Place d'Armes and the Government House, Mauritius Overview
Considered as a jewel of the Mauritian heritage, the Place d'Armes is undoubtedly the most iconic place of the island. It stretches from the Hotel du Gouvernement all the way up to the Port Louis Waterfront. The road lined with royal palms leads to the beautiful French Colonial structure - the Government House - that dates back to 1738. Also famous by the name Sookdeo Bissoondoyal Square, Place d'Armes is the place where you can find the statues of some of the great personalities who contributed, in one way or the other, to the long and rich history of Mauritius; the buildings present in the area also reflect the deep-rooted history. Place d'Armes and the Government House are counted among the world-known monuments and sites and is a National Heritage for Mauritius as well.
Place d'Armes stands as a historic entrance for the city of Port Louis. Apart from the century-old palm trees, there statues found here is what accounts for its worldly reputation - statues of famous men, and a woman.
The first that you get to see after entering Port Louis from the south highway is the statue of Mahe de Labourdonnais. The location of the statue was once known as the Place du Quai. The statue is a way of paying tribute to the real founder of the colony - the one who was responsible for the significant progress in the construction of the port, for laying the foundations of the city, for doing a lot of the infrastructural work and for developing the agricultural and sugar field. The statue was made out of bronze by the French sculptor A. Dumont and was inaugurated on 30th August 1859.
You can find the statue of Queen Victoria at the other end of the square. She was crowned as the Queen of the United Kingdom on 20th June 1837, and soon her rule became the second longest British monarchy. Her reign was marked by the vast expansion of the British Empire and all the countries under her control, including Mauritius.
Right behind Queen Victoria, you will find the statue of Sir W. Stevenson in the Court of the Government House. The statue was made by the Mauritian sculptor Prosper D’Epinay and raised on 21st June 1867. Sir W. Steven was appointed as the Governor of Mauritius in 1857, and he worked sincerely towards improving the quarantine conditions by starting an orphanage for the Indian children and expressed his concern over the immigration system. The number of government schools increased under his governance and problems regarding the rail network connecting Port Louis to different parts of the island got resolved as well. He also expanded the docks of Port Louis, ordered the construction of the Municipal Canal and it was he, who erected the statue of Mahe de Labourdonnais on the Place du Quai.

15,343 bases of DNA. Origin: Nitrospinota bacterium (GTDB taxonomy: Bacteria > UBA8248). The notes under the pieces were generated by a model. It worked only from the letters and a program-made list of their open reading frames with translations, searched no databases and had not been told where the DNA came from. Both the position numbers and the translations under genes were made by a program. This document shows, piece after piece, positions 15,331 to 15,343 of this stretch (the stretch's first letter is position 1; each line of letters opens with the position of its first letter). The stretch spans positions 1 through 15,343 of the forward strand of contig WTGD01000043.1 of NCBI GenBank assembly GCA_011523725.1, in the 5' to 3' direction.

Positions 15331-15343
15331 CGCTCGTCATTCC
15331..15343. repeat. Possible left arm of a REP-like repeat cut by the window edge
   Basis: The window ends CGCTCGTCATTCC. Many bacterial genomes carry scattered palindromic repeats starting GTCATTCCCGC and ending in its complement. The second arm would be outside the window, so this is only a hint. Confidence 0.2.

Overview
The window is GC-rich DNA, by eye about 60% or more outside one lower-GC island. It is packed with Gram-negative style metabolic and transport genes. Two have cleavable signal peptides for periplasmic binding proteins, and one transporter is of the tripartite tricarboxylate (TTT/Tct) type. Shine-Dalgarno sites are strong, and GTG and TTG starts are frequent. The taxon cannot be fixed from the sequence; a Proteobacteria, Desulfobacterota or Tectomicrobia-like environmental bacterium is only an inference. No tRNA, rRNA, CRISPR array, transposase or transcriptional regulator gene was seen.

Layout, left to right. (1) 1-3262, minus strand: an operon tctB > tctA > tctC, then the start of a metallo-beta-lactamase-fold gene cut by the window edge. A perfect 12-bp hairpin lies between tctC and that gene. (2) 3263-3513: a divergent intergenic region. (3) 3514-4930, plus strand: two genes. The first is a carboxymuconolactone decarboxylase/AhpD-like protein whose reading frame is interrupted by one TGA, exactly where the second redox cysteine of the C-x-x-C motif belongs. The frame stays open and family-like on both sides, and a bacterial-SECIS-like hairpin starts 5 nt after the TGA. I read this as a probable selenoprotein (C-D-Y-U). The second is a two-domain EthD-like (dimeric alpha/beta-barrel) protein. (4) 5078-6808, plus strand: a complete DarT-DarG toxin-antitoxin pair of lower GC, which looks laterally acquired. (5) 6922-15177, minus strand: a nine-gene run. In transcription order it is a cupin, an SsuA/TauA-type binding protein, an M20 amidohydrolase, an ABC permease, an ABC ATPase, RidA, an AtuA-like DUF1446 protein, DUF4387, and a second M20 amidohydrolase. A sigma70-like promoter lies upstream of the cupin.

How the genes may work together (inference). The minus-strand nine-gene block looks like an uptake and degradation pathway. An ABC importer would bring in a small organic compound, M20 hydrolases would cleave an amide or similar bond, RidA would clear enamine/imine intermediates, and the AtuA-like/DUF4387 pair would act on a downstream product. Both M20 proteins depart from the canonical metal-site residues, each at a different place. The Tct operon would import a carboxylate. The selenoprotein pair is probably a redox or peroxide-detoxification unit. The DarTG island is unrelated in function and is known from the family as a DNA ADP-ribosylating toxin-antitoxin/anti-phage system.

Up next, the statue of Sir John Pope Hennessy stands right opposite to that of Queen Victoria. Mauritian sculptor Maurice Loumeau created the statue, and it was raised on 22nd December 1908 formerly in a place called Place du Theatre Municipale. The statue was later transferred to Place d'Armes on 11th July 1929. He was reputed as the most famous British Governors of the colony and was well known for his “Mauritius for the Mauritians” policy. The statue of Sir William Newton is along with that of Pope Hennessy. Sir Newton was a brilliant lawyer of the Mauritian Bar during that time. Besides being a perfect friend and collaborator of Governor Pope Hennessy, he was also the Leader of the reforming movement and was appointed as the legal adviser to the Chamber of Agriculture and later he joined the Council of the Government. As the Leader of the reforming movement, Sir Newton made his contributions towards establishing the first democracy in Mauritius by introducing an open electoral system that allowed not only the English officers but also the settlers, property owners and Indo Mauritians to participate in the election. His statue has been standing since 27th September 1922.